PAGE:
Great Ocean Road

About a week before I was leaving for Australia to live there for six months, I started thinking “What on Earth have I done, or let myself in for?”

As scary as it was, I didn’t have to worry about my semester abroad as it turned out to be the most amazing experience of my life.

I lived in the European capital of Australia: Melbourne. I had been to other areas down under before, so I noticed immediately how the vibe was different.

Few people in the UK realise this because of Sydney being more apparent in the media, but Melbourne, with its quirky atmosphere, is considered trendier. It is actually the only place in Australia to have Topshop. Need I say more?

St Kilda was a particularly interesting area, appealing to my sweet tooth with cake shops abound and boutiques aplenty! Instead of the modern feel of Sydney, Melbourne consists of older looking, more historical buildings, giving it a depth of character more relatable to us British, with history ingrained in every nook and cranny.

For the first few months, the weather oozed stereotypical Australian sun. What to do in such heat? Go on a road trip with your new-found friends and relax on some beaches on the Great Ocean Road, of course.

Rarely in England could I roll down all the windows of the car due to the sharp wind, my hair going everywhere so my face became undistinguishable and items of rubbish going on a collision path with said face.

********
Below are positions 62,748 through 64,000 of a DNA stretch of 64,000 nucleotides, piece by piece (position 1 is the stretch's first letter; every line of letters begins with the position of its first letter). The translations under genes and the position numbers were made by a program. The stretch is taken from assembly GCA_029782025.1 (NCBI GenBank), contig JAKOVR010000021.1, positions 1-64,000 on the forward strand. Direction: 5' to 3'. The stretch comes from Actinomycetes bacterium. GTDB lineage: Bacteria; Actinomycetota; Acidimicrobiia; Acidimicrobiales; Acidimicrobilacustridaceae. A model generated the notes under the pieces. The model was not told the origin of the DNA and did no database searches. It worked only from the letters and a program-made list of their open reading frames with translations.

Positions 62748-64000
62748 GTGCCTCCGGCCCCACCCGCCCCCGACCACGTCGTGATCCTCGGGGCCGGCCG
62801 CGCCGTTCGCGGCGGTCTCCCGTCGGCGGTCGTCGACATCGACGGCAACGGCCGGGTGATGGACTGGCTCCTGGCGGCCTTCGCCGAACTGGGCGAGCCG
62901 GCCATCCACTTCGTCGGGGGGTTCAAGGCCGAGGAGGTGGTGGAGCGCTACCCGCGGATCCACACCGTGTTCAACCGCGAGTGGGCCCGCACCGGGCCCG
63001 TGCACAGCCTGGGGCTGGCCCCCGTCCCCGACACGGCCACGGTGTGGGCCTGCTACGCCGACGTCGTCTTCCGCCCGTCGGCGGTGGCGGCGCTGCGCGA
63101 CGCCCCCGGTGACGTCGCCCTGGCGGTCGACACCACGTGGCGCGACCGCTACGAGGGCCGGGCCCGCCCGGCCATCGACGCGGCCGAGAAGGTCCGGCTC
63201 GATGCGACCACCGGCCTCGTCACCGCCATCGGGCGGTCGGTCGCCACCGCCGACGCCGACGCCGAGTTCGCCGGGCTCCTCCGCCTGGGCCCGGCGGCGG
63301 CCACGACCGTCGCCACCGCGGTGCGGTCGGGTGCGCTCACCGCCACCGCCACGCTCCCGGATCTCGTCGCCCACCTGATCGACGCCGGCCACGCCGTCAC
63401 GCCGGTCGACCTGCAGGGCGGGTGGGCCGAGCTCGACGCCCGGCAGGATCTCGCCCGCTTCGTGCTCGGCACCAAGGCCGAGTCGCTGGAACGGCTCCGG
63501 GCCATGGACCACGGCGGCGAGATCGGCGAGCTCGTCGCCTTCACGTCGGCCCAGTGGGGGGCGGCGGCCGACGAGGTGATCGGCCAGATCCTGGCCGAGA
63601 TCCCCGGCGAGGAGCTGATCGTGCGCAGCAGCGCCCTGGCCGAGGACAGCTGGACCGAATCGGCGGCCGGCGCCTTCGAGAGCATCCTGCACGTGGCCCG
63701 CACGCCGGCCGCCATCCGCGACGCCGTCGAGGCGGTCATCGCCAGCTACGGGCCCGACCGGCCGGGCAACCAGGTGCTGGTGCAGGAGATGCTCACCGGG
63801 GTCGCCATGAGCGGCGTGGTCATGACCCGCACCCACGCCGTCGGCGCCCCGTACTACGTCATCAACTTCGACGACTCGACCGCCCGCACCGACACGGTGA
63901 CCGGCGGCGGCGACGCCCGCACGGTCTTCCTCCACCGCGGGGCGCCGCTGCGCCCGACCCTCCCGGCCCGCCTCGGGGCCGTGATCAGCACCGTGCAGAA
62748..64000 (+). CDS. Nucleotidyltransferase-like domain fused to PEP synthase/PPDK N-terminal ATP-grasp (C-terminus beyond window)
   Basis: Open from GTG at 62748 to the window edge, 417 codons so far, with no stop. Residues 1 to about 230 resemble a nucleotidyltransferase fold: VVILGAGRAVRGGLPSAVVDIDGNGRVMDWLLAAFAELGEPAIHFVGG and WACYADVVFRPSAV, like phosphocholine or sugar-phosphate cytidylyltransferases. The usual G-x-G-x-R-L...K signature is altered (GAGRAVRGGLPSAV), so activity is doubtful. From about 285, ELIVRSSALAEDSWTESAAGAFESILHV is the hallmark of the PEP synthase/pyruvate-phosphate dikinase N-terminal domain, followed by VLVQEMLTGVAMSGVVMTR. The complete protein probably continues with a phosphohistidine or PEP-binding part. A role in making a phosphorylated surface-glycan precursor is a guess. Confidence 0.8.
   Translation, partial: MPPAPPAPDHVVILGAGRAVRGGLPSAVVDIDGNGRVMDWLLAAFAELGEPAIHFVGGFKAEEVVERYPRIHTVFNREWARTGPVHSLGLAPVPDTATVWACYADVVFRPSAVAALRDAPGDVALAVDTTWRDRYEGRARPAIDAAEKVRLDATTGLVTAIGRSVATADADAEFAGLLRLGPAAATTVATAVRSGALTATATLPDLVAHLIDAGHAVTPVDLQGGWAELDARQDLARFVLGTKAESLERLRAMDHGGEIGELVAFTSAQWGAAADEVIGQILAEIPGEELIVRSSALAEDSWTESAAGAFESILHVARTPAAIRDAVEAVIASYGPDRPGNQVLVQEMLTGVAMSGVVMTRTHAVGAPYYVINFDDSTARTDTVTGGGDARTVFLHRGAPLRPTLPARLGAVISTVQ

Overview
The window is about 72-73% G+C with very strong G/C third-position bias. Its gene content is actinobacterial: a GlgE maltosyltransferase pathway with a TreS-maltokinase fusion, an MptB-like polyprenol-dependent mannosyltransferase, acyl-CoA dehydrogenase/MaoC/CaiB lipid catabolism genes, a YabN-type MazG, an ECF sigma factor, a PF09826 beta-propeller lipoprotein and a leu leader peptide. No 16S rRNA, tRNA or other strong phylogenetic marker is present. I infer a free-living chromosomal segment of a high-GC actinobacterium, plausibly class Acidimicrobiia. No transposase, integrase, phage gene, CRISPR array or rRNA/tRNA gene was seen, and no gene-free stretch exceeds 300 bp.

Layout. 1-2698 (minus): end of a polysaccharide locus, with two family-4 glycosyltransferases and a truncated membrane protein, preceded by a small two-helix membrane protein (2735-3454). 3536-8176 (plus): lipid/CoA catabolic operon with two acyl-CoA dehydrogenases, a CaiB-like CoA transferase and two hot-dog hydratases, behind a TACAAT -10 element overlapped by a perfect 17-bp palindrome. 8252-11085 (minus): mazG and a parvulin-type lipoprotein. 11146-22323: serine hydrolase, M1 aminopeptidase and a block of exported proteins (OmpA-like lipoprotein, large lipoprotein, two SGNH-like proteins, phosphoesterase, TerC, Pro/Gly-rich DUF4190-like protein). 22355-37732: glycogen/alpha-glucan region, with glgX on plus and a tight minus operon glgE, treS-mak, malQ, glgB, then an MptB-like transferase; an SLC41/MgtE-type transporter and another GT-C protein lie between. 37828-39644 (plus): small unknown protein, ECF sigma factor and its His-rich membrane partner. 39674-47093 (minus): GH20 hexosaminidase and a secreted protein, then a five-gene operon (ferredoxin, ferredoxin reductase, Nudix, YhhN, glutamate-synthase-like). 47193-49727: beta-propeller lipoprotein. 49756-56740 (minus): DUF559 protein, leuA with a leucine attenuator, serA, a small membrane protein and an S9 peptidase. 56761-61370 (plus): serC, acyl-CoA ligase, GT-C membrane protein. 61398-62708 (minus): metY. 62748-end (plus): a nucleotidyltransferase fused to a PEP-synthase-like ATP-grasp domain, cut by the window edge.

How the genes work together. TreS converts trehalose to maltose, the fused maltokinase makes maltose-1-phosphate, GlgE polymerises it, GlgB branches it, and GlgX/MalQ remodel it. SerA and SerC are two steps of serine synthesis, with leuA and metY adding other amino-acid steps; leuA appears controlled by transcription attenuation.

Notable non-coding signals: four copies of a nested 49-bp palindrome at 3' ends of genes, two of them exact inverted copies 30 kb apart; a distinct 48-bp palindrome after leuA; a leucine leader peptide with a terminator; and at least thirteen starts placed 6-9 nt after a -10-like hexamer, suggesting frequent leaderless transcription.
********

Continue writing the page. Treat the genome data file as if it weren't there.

On the Great Ocean Road, the warm air was pleasant and the prospect of rubbish seemed not to exist in this natural beauty. The wind still had the same ideas about my hair, but it was more of a windswept, surfer look. At least, that’s the story I’m sticking with.

More people should be familiar with the Great Ocean Road. It has amazing views of the ocean, every colour bright and proud, and rock formations such as the 12 Apostles, London Bridge and Loch Gorge are stunning and breathtaking. Waterfalls amongst rainforest-like surroundings such as Erskine Falls are the epitome of a serene environment, until you see danger warnings of snakes in the river.

If you’re lucky and keep your eyes peeled, you’ll see koalas in the trees and kangaroos grazing. The entire time I kept on thinking, this place is exactly what Australia’s all about.

When April rolled around, I was obsessed with the sun and I followed the heat up the East Coast. I went to the Gold Coast, Byron Bay and Brisbane.

If I’m perfectly honest, I don’t have too much to say on the Gold Coast. The beaches were lovely, but the scene of the city Surfers Paradise was a bit on the tacky side for my liking. However, if all you want is to get hammered and end up in a grotty club, look no further. Byron Bay was my highlight, as the rumour of Australians as really chilled surfers just loving life was true.

Sydney, secluded parts of the state of Victoria, more living as a Melbournite and even a trip to Bali were also crammed into my overwhelming first half of 2012.

Almost all of what I was experiencing throughout my time in Australia was the student experience of the country, which I am beyond grateful for, as it was a once in a life time opportunity.

If you have the slightest chance to study abroad, grab onto it. You’ll meet fascinating people and open your mind to new cultures. It’s unlike anything else.